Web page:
31. @Lucky First of all, thank you for all the great posts, I’m an avid follower of your blog. Love your trip reports and they have inspired me in the past. You’re impartial and adventurous… At times too much! Glad you decided to avoid a certain trip… But that’s another discussion…

    I only got into this hobby/game to experience International Premium Travel. That’s it. Nothing else. Once it was clear to me the value I could get out of these on certain specific routes, that’s all I’ve been focusing on.

    With that said my personal value of points miles and points is based only on the maximum return I can get out of them.
    If I can’t book “the value” I’m seeking, I just won’t go. That’s it. Why waste 25,000 miles to go to Hawaii when I can use 3 times that amount to sleep comfortably on my way to Europe?? Right?

    So, for me for example:

    – Korean Skypass Miles are worth to me 9.5 cents each. Why? Because the only way I would use them is to take my wife to the Maldives in first class from the West coast. One way, because I’d be coming back with another product for fun.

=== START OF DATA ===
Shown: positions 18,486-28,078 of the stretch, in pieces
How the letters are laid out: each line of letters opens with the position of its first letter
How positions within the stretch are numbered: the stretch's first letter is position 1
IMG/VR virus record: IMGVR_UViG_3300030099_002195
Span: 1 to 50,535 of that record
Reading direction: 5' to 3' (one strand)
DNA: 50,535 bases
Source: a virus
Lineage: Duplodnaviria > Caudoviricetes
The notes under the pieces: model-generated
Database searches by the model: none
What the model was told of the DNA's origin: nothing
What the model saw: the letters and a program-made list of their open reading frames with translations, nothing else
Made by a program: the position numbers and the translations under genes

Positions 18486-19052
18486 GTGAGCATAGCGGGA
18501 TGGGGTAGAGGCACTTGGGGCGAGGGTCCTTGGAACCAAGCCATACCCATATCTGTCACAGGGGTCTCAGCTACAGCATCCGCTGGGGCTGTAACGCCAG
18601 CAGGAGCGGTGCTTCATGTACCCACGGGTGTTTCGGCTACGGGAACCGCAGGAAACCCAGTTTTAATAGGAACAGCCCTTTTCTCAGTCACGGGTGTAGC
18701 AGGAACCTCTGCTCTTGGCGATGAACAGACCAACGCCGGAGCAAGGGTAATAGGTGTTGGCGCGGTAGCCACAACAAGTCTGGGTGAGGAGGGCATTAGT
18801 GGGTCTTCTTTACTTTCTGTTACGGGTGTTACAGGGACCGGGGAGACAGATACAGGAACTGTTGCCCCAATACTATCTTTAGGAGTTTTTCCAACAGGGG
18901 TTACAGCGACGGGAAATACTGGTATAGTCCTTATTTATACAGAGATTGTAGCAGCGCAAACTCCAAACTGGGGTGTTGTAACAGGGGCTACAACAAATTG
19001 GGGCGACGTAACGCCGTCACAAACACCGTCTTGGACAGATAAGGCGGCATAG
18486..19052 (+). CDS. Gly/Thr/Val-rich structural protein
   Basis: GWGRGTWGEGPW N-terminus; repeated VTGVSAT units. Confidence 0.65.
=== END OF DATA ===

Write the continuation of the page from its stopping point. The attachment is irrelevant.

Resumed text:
– Skyward Miles are worth 8.3 cents in First Class SFO to CPT.

    – Krysflier are worth between 2.6 and almost 8 cents, depending on the redemption.

    Anything else is just not worth the hard work of stacking up these miles and bank points in my opinion.

    Yes it’s true that one can “wait” for a Fare Error, or Promo, and buy similar round trips for a couple thousand dollars, thus lowering the “potential best value” of such trips, but it’s also true that if one’s life does not revolve only around miles and points, getting those kind of deals is like winning the lottery. You need to either spend most of your time searching or know the right person, that tells you the right piece of information at the right time AND not have any other impediment that prevents you from then traveling when the deal is available. Lots of freedom is needed. We are not all like that. That’s why there’s bloggers and then there’s us.

    I’d rather take my chances in the actual lottery, than wait for that lucky event for a silly Premium Intl. Flight.

    What I am appreciative about is that finally “competition” between miles value and points value is helping us busy mortals…

    The more airlines devalue their award programs, the more banks are willing to increase the way their clients and spenders earn and value these points.